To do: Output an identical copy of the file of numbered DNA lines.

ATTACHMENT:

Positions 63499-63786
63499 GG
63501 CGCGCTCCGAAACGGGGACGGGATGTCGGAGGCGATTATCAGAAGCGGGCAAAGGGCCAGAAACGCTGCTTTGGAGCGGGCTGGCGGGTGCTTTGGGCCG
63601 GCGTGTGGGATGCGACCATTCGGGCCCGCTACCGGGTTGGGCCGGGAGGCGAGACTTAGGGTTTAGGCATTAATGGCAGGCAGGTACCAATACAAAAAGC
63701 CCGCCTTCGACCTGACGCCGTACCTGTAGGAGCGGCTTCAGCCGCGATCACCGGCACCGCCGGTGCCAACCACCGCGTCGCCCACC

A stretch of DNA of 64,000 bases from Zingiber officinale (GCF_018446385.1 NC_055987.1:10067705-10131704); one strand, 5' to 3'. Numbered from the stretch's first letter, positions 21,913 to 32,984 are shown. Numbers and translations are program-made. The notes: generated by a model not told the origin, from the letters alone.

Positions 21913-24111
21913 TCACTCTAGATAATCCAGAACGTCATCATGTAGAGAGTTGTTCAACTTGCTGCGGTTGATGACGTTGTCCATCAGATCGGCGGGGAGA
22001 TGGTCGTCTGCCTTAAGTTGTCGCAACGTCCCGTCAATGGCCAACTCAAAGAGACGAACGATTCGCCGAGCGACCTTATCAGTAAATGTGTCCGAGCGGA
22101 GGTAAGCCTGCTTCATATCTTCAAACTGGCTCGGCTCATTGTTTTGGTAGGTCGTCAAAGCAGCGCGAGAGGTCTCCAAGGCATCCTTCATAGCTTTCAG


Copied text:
Positions 63499-63786
63499 GG
63501 CGCGCTCCGAAACGGGGACGGGATGTCGGAGGCGATTATCAGAAGCGGGCAAAGGGCCAGAAACGCTGCTTTGGAGCGGGCTGGCGGGTGCTTTGGGCCG
63601 GCGTGTGGGATGCGACCATTCGGGCCCGCTACCGGGTTGGGCCGGGAGGCGAGACTTAGGGTTTAGGCATTAATGGCAGGCAGGTACCAATACAAAAAGC
63701 CCGCCTTCGACCTGACGCCGTACCTGTAGGAGCGGCTTCAGCCGCGATCACCGGCACCGCCGGTGCCAACCACCGCGTCGCCCACC

A stretch of DNA of 64,000 bases from Zingiber officinale (GCF_018446385.1 NC_055987.1:10067705-10131704); one strand, 5' to 3'. Numbered from the stretch's first letter, positions 21,913 to 32,984 are shown. Numbers and translations are program-made. The notes: generated by a model not told the origin, from the letters alone.

Positions 21913-24111
21913 TCACTCTAGATAATCCAGAACGTCATCATGTAGAGAGTTGTTCAACTTGCTGCGGTTGATGACGTTGTCCATCAGATCGGCGGGGAGA
22001 TGGTCGTCTGCCTTAAGTTGTCGCAACGTCCCGTCAATGGCCAACTCAAAGAGACGAACGATTCGCCGAGCGACCTTATCAGTAAATGTGTCCGAGCGGA
22101 GGTAAGCCTGCTTCATATCTTCAAACTGGCTCGGCTCATTGTTTTGGTAGGTCGTCAAAGCAGCGCGAGAGGTCTCCAAGGCATCCTTCATAGCTTTCAG